Ketoacidosis

Ketoacidosis

Ketones in the urine or blood, as detected by urine testing stix or a blood ketone testing meter, [1] may indicate the beginning of diabetic ketoacidosis (DKA), a dangerous and often quickly fatal condition caused by low insulin levels [2] combined with certain other systemic stresses. DKA can be fixed if caught quickly. Because of the hyperglycemia Cushing's disease creates, it's possible (but not frequent) to find ketones in the urine. [3] The three ketone bodies are acetone, acetoacetic acid, and beta-hydroxybutyric acid, with the predominating ketone body formed being beta-hydroxybutyrate acid. [4] Though they are referred to as "bodies" this is a misnomer as they are dissolved substances. [5][6] Ketones are produced by the liver as part of fat metabolism and are normally not found in sufficient quantity to be able to be measured in urine or blood (non-diabetics or well-controlled diabetics). [7] Since the body is set up to normally burn glucose as its fuel, when glucose isn't available as an energy source, (untreated/poorly treated diabetes and some other unrelated medical conditions), it begins to burn fat for energy instead. The result of the body turning to burning fat instead of glucose means more ketone production which is able to be measured when testing either urine or blood for them. [4][6] Diabetics of all species therefore need to be checked for ketones with urine testing stix, available at any pharmacy, whenever insulin level may be too low, and any of the following signs or triggers are present: Note that the triggers and signs are somewhat interchangeable because ketoacidosis is, once begun, a set of vicious circles which will make itself worse. So dehydration, hyperglycemia, fasting, and presence of ketones are not only signs, they're also sometimes t Continue reading >>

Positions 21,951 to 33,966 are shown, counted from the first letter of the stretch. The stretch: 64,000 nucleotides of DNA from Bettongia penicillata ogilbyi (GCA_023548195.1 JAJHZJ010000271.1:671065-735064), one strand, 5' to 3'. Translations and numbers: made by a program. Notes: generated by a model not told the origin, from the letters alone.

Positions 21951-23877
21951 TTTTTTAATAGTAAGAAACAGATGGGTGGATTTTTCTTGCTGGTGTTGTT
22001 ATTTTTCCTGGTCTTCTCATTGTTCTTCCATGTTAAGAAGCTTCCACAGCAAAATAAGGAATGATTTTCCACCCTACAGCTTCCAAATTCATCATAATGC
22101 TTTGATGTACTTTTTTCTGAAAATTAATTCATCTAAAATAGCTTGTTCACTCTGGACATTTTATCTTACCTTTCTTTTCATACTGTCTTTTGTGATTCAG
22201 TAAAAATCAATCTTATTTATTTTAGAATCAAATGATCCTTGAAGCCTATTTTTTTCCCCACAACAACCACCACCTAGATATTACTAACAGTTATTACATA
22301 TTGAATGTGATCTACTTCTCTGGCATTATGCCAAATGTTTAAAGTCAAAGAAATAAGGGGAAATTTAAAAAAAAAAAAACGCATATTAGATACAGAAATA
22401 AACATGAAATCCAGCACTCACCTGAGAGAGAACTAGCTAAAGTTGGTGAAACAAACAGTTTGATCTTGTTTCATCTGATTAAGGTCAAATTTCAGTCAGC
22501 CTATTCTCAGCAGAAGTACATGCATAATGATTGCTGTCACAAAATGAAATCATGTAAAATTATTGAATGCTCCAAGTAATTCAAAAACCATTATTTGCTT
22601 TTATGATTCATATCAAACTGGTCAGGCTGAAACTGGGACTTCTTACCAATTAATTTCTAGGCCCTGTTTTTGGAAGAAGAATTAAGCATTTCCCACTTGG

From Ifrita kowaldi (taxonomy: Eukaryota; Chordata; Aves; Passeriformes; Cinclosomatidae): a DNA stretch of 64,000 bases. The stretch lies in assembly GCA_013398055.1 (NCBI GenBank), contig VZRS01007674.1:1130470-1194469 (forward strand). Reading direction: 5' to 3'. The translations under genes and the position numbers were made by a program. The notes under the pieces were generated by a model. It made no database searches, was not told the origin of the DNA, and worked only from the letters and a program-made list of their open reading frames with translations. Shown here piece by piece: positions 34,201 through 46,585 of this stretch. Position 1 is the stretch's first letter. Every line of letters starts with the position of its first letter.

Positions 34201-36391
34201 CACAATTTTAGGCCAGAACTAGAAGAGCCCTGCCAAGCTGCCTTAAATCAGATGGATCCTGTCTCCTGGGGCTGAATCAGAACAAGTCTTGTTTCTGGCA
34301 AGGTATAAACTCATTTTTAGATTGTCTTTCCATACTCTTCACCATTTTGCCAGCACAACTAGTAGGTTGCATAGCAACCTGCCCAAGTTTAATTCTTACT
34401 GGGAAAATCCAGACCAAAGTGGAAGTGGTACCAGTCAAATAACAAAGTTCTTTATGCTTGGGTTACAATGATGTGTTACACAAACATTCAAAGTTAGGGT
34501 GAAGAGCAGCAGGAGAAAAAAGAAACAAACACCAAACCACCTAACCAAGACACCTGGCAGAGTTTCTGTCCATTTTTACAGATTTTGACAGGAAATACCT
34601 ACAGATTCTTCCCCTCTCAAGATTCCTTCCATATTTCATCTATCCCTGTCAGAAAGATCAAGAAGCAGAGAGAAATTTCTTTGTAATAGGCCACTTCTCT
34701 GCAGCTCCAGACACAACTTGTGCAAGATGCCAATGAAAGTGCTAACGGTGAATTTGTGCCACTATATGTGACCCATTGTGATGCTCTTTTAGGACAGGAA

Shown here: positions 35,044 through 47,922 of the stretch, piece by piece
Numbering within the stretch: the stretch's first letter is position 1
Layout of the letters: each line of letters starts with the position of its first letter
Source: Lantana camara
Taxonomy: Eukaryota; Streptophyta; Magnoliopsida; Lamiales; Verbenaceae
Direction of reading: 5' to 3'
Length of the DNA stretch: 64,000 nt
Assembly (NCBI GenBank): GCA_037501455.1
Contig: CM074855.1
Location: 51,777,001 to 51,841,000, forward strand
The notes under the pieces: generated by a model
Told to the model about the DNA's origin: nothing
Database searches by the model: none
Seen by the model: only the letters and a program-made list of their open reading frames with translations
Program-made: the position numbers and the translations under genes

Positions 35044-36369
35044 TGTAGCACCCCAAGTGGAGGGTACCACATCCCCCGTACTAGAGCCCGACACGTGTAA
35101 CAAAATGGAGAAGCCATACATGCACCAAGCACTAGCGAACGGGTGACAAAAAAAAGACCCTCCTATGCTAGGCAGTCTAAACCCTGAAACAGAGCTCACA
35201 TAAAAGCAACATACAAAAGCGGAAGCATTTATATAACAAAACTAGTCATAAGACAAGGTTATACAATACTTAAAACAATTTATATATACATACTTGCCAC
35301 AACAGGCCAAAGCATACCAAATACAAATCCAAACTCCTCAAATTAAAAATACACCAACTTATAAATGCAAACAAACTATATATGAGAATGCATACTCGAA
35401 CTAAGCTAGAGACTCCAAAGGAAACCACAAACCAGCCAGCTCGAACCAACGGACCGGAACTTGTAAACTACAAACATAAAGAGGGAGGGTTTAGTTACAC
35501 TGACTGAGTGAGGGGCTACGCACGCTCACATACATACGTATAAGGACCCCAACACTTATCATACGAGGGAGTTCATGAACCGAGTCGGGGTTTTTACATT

Canine Urinalysis

Canine Urinalysis

Urinalysis is a critical tool for diagnosing kidney failure, diabetes, urinary tract tumors or infections, and many other diseases. Urinalysis is a screening test that may be helpful in diagnosing many diseases, but it is an especially important test to perform whenever any urinary tract disease or abnormality is expected. Abnormal appearing urine (cloudy or red colored), difficulty in urinating, abnormal frequency of urination, or abnormal flow are all indications for ordering a urinalysis. The test is noninvasive, relatively easy to interpret, and nearly every veterinary clinic has the reagents and instruments necessary to perform it. A Test of Kidney Function Urine is the end product of a process of filtration that removes waste products and metabolic end products from the blood serum. In addition, the kidneys help maintain fluid balance in the body by concentrating (or diluting) the kidneys’ filtrate. The functional unit of the kidney is the nephron, which is comprised of the glomerulus (with its attendant vascular bed that serves as a filtration unit) and the tubule, which modifies the filtrate. From the kidney the filtrate passes through the ureters into the storage organ, the bladder, where it remains until voided via the urethra and external genitalia. Analysis of the sediment of the urine reflects the health of all these structures and the cells that line them. A complete urinalysis will test the function of the nephrons; provide some indications of the current metabolic status of the animal; and demonstrate the relative fluid status of the body. In addition, the urinalysis evaluates substances in the urine that might indicate ongoing disease. Urine Analysis Fresh samples give the best results; samples should be analyzed within two hours, or up to six hours a Continue reading >>